Insurance news – week commencing 31/10/21

week commencing 31/10/21:

With the future of the planet standing at a ‘minute to midnight’, Mark Carney’s coalition of private capital lost no time announcing funding for the journey to net zero and Lloyd’s described its new framework for tracking how much carbon its syndicates are producing as ‘necessary’ and ‘brave’ – two words to quicken the pulse.


Private capital gets serious

Mark Carney’s coalition, Gfanz, has announced that it could provide up to $130 trillion of capital to help the transition to net zero, while Rishi Sunak announced firms will have to publish net zero roadmaps. External-link. [Financial Times]


Chair has measure of climate problem

Lloyd’s chairman Bruce Carnegie-Brown has said that Lloyd’s framework for measuring syndicates’ carbon underwriting is necessary, with managing agents due to pilot the scheme in 2022. External-link. [The Insurer]


Underwriting fuels criticism

Insurers have been criticised by campaigners for continuing to support oil and gas projects, which they say are undermining global efforts to limit global heating. External-link. [Insurance News Australia]


Big firms to come clean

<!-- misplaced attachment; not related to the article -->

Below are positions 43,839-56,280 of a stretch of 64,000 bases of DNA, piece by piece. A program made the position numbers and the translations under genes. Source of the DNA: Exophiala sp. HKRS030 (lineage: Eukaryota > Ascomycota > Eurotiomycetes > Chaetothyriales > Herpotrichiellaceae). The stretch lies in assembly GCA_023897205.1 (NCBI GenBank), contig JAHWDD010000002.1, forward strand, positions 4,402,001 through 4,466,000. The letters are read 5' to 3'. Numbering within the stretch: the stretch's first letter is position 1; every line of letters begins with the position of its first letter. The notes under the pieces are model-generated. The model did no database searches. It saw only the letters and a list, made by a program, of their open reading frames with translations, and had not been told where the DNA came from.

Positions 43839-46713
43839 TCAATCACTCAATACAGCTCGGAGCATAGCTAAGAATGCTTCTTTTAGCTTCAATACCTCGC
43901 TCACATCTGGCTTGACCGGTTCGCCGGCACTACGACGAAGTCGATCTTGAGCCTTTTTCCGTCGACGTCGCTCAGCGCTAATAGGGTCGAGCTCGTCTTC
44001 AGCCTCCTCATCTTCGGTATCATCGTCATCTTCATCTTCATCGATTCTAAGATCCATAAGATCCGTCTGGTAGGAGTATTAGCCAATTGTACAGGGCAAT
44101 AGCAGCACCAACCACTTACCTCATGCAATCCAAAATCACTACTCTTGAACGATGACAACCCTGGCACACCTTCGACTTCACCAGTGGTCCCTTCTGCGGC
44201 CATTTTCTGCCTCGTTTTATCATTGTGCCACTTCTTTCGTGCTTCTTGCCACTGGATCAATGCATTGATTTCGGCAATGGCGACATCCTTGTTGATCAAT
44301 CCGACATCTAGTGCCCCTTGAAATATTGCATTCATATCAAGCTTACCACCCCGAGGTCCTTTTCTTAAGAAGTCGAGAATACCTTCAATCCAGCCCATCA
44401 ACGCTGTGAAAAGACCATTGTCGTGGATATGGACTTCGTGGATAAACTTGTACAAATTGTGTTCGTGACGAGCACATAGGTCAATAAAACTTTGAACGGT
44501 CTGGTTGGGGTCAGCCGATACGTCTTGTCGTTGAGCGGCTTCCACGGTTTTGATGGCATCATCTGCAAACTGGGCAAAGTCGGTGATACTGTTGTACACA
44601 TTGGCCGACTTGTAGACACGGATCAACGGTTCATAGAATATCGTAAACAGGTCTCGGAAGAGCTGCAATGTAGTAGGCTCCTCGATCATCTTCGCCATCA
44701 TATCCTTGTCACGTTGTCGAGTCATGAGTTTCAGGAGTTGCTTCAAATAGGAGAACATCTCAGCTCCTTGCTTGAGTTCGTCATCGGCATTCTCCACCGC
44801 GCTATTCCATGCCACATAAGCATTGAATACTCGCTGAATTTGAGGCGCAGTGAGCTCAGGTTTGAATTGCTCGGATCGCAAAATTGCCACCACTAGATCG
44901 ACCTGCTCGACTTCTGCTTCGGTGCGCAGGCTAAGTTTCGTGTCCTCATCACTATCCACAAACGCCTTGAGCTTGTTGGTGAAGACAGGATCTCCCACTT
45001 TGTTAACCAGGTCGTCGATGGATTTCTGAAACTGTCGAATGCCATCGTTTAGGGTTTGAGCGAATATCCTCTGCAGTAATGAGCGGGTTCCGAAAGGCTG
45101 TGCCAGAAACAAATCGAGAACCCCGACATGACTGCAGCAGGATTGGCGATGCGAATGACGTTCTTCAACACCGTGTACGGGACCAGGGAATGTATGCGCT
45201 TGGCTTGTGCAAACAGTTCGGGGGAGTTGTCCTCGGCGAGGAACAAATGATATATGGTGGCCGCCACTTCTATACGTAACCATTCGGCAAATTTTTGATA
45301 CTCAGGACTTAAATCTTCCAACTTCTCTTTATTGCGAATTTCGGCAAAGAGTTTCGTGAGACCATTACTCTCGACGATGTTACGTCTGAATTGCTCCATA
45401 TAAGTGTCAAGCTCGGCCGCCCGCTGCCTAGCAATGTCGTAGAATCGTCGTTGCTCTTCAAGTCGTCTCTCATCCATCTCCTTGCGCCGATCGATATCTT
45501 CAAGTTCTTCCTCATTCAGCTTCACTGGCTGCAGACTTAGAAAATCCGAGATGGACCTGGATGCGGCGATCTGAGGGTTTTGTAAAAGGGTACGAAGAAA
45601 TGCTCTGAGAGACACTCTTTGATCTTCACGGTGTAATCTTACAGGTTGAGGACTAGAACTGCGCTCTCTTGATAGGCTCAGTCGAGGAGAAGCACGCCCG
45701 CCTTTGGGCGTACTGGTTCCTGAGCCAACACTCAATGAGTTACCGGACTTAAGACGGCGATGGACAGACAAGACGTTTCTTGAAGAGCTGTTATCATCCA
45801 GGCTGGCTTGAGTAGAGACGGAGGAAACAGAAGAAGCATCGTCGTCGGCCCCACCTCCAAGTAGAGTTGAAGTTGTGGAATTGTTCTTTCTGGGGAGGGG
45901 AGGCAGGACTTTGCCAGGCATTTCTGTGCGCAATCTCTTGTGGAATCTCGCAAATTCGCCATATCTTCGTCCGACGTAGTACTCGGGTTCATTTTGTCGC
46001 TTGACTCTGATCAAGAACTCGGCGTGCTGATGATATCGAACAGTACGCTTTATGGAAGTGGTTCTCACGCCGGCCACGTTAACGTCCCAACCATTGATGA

Large publicly traded companies, as well as private companies with over 500 employees and £500 million in turnover, will be forced to disclose climate-related financial information from April 2022. External-link. [Commercial Risk] External-link. [BBC News]


Risk sharing key for planet

A new University of Cambridge report argues that risk-sharing mechanisms need to be rapidly expanded across the world to accelerate the fight against climate change and more equitably manage climate risks. External-link. [Insurance Insider]


Underwriting on the wall for WFH?

The Covid-19 pandemic forced the insurance industry to rapidly change the way that it works. However, as underwriters and brokers return to the Lloyd’s building, it’s unclear whether old practices will return. External-link. [Financial Times]


Catastrophic Q3 for insurers

Losses to the insurance industry in 2021 caused by natural catastrophes have already hit $11.4 billion. As climate change increase extreme weather frequency, insurers are having to consider their pricing. External-link. [Insurance Insider]


Greggs won’t roll over

Greggs lodged a claim in the High Court for £100 million, believing this is the value of its business interruption losses during the pandemic. Zurich believes it should receive £2.5 million. External-link. [Law360]


WTW acquires rest of Indian joint venture

Regulatory changes mean that Willis Towers Watson was able to acquire the remaining 51% of shares in Willis Towers Watson India. External-link. [Insurance Day]


Insurtech smashing records

A report from Willis Towers Watson has found that investment in insurtech in 2021 has already reached $10.4 billion. This puts it on track to overtake investment in 2018 and 2019 combined. External-link. [Insurance Times]


IT departments having nightmares

Research has found the number of ‘zero day’ cyber attacks (which exploit previously unknown weaknesses) doubled in 2021. One of the most prevalent is ‘PrintNightmare’. Apparently, it has left IT professionals anxious and paranoid – a bit like us on a short print deadline then? External-link. [CIO Dive]


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